How does public law protect and uphold the rights of citizens?Posted on: November 28, 2022
Public law affects how each and every one of us goes about our daily lives, in ways we are likely both conscious and unconscious of. While numerous aspects of its legal jurisdictions are already deeply embedded in the systems and structures that govern our lives, public law does, of course, change over time – and the last several years have borne witness to some particularly seismic events.
Brexit, for example, will significantly impact United Kingdom (UK) citizens for years to come. As domestic legislation and litigation seeks to plug the gap left by European Union (EU) law, potential changes – from immigration policy to trade to the Withdrawal Agreement and what that could mean for equality – will have important ramifications for the public. Another landmark event was the introduction of the sweeping restrictions on civil liberties during the initial months of the COVID-19 pandemic. There are countless further examples, from unlawful deportations of UK residents that spawn mass appeals for case reviews and legislative changes, to issues of data protection and the right the public have to know who is doing what with their information.
It’s a complex, far-reaching division of the legal system that has serious consequences for lives and livelihoods. Navigating this changeable landscape and protecting the fundamental rights of the public is, therefore, critical.
What is public law in the UK?
Public bodies – such as central government and local governments – must obey the law, and the type of law that governs them is known as public law.
Further examples of public bodies and public authorities include:
- local authorities, such as education authorities, housing departments and social services
- government departments, ministers and agencies
- health authorities, such as the National Health Service (NHS)
- regulatory and supervisory bodies, such as the General Medical Council (GMC).
As its name suggests, public law is concerned with issues that impact the public or society as a whole. It aims to ensure that public bodies act in lawful, fair, compatible and rational manners in relation to the human rights that their actions affect, and that misuses of power, rights and decision-making do not occur.
The Public Law Project explains how the UK’s constitutional separation of powers model exists to prevent the abuse of power. The model involves a series of checks and balances between three separate entities: executive government, who possess the power to put law into action; parliament, who possess the power to change law and make law; and the judiciary, who possess the power to make judgements on law.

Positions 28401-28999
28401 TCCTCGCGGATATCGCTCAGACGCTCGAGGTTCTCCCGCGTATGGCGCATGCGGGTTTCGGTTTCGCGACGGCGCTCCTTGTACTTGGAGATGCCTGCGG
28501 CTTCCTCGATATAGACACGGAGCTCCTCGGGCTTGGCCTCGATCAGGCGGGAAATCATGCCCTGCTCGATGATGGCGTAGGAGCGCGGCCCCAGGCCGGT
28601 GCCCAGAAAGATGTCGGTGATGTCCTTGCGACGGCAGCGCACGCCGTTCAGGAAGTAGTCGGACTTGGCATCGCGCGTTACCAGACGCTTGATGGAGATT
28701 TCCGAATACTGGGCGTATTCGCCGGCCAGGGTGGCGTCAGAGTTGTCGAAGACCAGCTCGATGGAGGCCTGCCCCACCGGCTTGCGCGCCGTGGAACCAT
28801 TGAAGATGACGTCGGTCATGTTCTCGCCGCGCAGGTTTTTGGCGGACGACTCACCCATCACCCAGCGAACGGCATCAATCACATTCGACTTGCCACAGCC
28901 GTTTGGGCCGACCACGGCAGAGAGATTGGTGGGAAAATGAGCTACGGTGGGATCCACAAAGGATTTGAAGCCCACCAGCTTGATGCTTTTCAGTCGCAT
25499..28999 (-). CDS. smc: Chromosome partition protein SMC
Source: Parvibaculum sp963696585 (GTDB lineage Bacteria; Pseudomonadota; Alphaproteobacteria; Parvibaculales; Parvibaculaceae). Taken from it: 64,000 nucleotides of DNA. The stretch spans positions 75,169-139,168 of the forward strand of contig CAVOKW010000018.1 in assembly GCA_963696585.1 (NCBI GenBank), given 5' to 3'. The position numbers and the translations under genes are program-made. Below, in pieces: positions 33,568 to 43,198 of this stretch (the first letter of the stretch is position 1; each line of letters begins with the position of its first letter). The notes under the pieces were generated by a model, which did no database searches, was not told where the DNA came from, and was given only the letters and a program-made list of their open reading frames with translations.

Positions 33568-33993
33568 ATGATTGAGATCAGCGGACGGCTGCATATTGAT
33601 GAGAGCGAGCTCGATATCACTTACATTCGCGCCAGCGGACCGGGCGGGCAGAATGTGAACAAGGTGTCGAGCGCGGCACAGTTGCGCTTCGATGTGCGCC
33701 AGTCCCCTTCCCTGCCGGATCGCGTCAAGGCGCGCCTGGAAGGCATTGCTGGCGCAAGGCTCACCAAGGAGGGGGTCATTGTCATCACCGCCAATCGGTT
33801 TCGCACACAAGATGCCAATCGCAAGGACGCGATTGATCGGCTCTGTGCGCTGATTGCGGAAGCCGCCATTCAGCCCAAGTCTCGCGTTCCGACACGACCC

What are some examples of public laws?
Public law is an umbrella term that comprises the following types of law:
- Tax law focuses on regulating the different types of taxes and the systems through which tax is collected.
- Administrative law governs interactions between the public and public bodies to protect the interests of citizens.
- Criminal law concerns what is classified as crime and what punishments are appropriate for those who commit crimes.
- Constitutional law defines the roles, structures and powers of entities within a state, such as parliament.
What happens when a public body acts in an unlawful way? Those affected by the unlawful actions, behaviours or decisions have a number of options available to them, such as:
- raising a complaint via an Ombudsmen or the complaints procedure of a specific public body
- requesting a judicial review, where a court case is held and a decision is made by a judge as to whether there was unlawful conduct
- seeking a review of the decision from the public body
- pursuing a right of appeal at a tribunal, if relevant.
Seeking legal advice from public law solicitors or public law teams may be beneficial in such situations.
What is the difference between public law and private law?
Whereas public law governs and regulates the legal system itself, private law concerns itself with issues between two or more individuals. Common areas within private law – also known as civil law or common law – include property law, family law, contract law, commercial law and tort law.
A private company may, however, be subjected to judicial review claims and processes if it is tasked with undertaking functions that have a “public law flavour”, and are subject to regulatory authority functions. A prime example of this would be a privately run care home that is under investigation for maltreatment or neglect of its patients, as this directly contravenes basic human rights and is in the public interest.
Human rights law
The Human Rights Act 1998 lays out the basic rights and freedoms that everyone in the UK is entitled to. Incorporating the European Convention on Human Rights (ECHR) international human rights treaty into domestic British law, the Act came into force in the UK in October 2000.
The Act has three main aims: allowing individuals to seek justice through the British court system if a right has been breached; requiring public bodies to respect rights; and ensuring that any new laws that are created or amended are in compatible with existing rights.
There are numerous rights contained within the Act. They include:
- the right to life
- freedom from torture and inhuman or degrading treatment
- freedom from slavery and forced labour
- the right to liberty and security
- the right to a fair trial
- freedom of thought, belief and religion
- freedom of expression
- the right to education
- the right to participate in free elections.
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